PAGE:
Kant's account of nature's systematicity and the unity of theoretical and practical reason


In this paper I argue that if one is to do justice to reason's unity in Kant, then one must acknowledge that reason's practical ends are presupposed in every theoretical investigation of nature. Thus, contrary to some other commentators, I contend that the notion of the metaphysical ground of the unity of nature should not be attributed to the “dynamics of reason” and its “own practical purposes.” Instead, the metaphysical ground of the unity of nature is in fact an indispensable and necessary notion for reason in both its theoretical and practical functions, but this need of reason to presuppose such a notion can only find its adequate proof in the practical. By offering a synopsis of Kant's accounts of nature's systematicity in the Transcendental Ideal of the Critique of Pure Reason (Part I), the Appendix to the Dialectic of the Critique of Pure Reason (Part II), and in the Critique of Judgment (Part III), I identify in each section Kant's theoretical and practical arguments for reason's presupposition of the “unconditioned,” demonstrate their structural interdependence, and show a general continuity in Kant's position on this issue throughout his critical system.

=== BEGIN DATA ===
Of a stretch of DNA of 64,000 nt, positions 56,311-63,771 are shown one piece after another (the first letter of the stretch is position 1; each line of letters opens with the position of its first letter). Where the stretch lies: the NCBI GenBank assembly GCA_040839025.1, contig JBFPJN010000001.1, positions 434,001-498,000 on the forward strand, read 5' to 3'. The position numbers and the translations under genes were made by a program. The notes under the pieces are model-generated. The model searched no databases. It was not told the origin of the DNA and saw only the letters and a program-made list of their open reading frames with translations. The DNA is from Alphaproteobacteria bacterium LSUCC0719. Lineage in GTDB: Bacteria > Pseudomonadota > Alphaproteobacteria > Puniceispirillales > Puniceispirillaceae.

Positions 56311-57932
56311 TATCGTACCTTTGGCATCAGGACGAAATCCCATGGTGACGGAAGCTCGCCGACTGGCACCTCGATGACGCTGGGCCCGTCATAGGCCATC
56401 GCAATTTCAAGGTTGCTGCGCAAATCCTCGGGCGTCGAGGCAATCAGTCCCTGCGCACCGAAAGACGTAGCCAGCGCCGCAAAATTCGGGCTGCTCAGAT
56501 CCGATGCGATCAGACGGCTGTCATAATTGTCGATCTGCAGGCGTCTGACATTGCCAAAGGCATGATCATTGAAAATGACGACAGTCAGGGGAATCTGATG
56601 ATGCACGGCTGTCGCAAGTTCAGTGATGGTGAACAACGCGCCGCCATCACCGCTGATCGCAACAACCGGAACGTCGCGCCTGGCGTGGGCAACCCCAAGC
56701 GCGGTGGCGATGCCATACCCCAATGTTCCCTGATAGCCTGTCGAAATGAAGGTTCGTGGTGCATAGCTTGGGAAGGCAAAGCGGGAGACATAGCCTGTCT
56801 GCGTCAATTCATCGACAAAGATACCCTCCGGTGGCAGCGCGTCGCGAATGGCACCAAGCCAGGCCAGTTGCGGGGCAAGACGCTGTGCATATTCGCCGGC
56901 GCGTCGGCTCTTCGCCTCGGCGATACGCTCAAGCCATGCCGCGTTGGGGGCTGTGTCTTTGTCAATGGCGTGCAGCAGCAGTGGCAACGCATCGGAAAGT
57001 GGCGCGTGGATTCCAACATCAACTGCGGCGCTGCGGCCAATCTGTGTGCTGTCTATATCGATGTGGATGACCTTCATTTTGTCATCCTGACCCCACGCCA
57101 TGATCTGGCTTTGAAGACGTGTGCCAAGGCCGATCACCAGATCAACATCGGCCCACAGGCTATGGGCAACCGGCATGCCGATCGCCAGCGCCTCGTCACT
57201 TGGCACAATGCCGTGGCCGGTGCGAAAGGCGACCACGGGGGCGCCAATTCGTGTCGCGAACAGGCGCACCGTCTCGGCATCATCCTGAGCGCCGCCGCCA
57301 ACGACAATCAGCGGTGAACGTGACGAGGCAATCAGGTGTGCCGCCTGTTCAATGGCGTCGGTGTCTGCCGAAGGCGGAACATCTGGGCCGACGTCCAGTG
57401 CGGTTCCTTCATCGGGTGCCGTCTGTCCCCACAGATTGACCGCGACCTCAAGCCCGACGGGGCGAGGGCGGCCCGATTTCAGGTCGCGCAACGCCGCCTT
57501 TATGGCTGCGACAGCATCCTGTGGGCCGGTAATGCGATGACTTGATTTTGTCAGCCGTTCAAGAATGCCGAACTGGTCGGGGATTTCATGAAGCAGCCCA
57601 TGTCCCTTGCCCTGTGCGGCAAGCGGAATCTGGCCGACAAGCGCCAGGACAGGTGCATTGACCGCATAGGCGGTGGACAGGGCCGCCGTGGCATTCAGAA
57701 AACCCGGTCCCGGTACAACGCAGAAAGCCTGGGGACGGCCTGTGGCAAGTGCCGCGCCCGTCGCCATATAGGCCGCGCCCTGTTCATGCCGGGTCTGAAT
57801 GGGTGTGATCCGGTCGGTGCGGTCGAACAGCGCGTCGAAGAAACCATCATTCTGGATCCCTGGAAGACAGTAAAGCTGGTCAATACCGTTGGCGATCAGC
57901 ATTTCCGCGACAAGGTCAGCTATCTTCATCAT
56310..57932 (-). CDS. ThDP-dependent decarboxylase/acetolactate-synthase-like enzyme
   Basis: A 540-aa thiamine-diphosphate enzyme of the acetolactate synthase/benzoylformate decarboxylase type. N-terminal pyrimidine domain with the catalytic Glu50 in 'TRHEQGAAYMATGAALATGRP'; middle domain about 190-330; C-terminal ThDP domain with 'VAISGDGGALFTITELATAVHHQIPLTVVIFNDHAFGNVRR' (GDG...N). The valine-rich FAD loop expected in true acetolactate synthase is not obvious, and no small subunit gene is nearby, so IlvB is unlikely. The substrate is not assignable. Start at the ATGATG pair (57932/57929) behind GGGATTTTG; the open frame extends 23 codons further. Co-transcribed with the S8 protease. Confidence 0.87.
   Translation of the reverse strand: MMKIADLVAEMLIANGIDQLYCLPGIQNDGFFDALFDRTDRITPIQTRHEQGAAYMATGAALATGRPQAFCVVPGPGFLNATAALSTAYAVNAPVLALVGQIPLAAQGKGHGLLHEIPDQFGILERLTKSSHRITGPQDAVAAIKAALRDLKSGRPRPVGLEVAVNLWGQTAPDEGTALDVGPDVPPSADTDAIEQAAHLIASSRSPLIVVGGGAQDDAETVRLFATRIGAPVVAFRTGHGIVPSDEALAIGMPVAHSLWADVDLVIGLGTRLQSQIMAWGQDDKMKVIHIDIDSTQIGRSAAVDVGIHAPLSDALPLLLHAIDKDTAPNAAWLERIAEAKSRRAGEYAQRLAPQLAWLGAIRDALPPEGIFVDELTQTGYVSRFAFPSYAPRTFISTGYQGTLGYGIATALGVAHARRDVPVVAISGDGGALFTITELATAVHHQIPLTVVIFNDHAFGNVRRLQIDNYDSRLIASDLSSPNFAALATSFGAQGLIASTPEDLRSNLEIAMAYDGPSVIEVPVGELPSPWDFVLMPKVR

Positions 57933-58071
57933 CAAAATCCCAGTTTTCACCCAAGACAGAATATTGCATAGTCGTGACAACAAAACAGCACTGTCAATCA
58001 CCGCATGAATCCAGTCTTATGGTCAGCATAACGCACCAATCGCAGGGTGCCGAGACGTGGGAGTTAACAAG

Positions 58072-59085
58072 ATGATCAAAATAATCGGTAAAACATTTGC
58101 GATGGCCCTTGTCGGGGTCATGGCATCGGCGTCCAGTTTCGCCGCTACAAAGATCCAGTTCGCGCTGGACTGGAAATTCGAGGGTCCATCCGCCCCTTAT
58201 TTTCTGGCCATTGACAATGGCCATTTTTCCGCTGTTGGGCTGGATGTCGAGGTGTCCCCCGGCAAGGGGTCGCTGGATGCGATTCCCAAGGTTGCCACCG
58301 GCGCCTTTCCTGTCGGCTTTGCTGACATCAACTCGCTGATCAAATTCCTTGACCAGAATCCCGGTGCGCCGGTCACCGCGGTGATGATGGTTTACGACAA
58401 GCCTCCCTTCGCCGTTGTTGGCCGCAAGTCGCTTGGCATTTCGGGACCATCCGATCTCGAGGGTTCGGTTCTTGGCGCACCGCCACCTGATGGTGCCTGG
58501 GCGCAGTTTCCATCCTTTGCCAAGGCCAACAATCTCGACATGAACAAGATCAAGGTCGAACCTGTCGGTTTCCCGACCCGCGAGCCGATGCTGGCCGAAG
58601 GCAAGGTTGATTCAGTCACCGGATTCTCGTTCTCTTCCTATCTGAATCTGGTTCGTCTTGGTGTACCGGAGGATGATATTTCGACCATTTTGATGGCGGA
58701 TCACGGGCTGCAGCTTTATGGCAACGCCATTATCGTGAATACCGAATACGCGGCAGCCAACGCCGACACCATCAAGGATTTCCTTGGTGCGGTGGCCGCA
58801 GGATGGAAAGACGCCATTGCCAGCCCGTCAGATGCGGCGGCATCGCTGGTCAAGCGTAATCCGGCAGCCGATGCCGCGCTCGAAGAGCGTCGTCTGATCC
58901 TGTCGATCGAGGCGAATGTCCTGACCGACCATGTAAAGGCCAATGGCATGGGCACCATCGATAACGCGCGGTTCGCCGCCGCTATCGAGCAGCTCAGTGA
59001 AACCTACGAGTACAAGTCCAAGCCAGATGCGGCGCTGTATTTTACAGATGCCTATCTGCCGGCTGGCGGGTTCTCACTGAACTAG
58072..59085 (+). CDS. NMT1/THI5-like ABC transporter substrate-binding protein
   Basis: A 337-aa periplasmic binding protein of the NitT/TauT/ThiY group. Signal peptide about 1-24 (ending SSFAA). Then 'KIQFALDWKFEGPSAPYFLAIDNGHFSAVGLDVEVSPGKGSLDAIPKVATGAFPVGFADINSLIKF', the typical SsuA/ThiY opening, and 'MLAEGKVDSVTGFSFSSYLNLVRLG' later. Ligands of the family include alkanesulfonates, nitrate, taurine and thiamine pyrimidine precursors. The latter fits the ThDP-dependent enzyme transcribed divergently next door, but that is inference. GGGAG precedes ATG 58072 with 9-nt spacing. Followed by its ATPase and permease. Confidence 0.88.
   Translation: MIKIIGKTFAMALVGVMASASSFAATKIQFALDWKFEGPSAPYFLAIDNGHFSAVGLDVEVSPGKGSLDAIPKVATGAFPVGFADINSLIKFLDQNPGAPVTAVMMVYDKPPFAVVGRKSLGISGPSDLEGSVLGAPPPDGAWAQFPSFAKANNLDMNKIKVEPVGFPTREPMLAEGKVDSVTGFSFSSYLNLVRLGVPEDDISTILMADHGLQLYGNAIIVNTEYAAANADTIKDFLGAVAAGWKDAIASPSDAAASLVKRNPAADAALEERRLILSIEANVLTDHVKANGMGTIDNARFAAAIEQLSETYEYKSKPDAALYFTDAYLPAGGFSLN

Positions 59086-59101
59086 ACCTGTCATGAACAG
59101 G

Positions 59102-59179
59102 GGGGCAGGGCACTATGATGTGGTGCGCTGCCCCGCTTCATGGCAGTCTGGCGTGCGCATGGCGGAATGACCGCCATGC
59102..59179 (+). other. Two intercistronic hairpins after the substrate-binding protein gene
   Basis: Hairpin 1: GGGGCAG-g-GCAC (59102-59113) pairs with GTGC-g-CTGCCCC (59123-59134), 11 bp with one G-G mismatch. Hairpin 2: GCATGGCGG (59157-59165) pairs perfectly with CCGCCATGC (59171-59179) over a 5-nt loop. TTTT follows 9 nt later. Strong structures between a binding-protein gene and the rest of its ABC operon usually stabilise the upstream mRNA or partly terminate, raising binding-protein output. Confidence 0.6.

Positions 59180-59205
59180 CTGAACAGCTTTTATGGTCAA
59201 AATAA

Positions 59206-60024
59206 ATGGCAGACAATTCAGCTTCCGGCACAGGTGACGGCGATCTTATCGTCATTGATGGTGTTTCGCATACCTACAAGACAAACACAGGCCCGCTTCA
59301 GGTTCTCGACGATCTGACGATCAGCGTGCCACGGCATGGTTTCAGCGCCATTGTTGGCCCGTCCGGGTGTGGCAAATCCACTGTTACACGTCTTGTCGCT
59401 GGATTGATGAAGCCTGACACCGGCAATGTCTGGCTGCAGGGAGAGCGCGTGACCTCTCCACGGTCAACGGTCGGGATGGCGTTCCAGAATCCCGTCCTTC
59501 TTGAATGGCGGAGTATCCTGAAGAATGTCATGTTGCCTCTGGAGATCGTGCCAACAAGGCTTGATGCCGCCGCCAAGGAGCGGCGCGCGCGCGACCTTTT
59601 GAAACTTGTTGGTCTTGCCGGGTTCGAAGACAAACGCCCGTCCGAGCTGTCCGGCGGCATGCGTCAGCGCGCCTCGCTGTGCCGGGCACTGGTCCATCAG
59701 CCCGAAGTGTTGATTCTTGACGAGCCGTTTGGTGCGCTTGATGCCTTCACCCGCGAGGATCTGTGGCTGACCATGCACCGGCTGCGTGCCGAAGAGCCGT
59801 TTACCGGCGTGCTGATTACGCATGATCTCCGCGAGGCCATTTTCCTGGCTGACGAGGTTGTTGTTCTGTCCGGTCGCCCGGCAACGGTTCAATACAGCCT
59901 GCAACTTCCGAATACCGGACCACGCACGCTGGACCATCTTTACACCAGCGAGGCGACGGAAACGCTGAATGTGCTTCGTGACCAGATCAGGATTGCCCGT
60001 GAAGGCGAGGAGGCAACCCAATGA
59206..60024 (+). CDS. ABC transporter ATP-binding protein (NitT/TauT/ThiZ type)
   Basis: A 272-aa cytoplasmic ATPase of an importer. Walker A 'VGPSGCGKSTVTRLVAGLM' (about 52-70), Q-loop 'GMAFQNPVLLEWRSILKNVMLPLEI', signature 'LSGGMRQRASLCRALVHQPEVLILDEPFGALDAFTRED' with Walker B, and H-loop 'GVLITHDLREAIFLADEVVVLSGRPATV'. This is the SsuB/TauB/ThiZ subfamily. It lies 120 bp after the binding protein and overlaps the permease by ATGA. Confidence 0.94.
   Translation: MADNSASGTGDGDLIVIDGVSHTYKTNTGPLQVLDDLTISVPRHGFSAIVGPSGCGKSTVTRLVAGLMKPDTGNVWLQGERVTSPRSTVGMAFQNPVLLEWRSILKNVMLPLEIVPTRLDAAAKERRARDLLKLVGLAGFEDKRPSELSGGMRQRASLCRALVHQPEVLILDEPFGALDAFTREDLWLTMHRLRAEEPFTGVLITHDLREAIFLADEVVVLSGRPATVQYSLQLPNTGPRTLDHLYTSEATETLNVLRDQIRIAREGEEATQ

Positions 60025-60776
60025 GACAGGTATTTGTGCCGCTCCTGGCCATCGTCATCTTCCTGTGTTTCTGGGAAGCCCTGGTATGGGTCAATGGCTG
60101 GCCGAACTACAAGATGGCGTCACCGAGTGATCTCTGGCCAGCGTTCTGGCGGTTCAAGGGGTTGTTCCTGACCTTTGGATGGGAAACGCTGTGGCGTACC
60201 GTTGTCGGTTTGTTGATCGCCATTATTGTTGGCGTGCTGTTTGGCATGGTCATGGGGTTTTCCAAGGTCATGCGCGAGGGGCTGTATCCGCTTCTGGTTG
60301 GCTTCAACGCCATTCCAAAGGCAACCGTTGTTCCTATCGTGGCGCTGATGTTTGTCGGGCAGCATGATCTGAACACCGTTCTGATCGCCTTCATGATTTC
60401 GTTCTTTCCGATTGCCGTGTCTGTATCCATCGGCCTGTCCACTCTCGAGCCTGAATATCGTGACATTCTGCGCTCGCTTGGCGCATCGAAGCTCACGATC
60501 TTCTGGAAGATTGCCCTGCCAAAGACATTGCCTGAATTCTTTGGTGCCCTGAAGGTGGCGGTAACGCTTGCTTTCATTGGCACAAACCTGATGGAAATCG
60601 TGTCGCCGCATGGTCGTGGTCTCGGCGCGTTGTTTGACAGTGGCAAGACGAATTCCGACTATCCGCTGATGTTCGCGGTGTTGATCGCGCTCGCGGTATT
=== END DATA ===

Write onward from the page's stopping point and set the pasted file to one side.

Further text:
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References found in this work

Reason and Regulation In Kant.Fred L. Rush Jr - 2000 - Review of Metaphysics 53 (4):837-862.
The Transcendental Ideal and the Unity of the Critical System.Béatrice Longuenesse - 1995 - Proceedings of the Eighth International Kant Congress 1:521-537.

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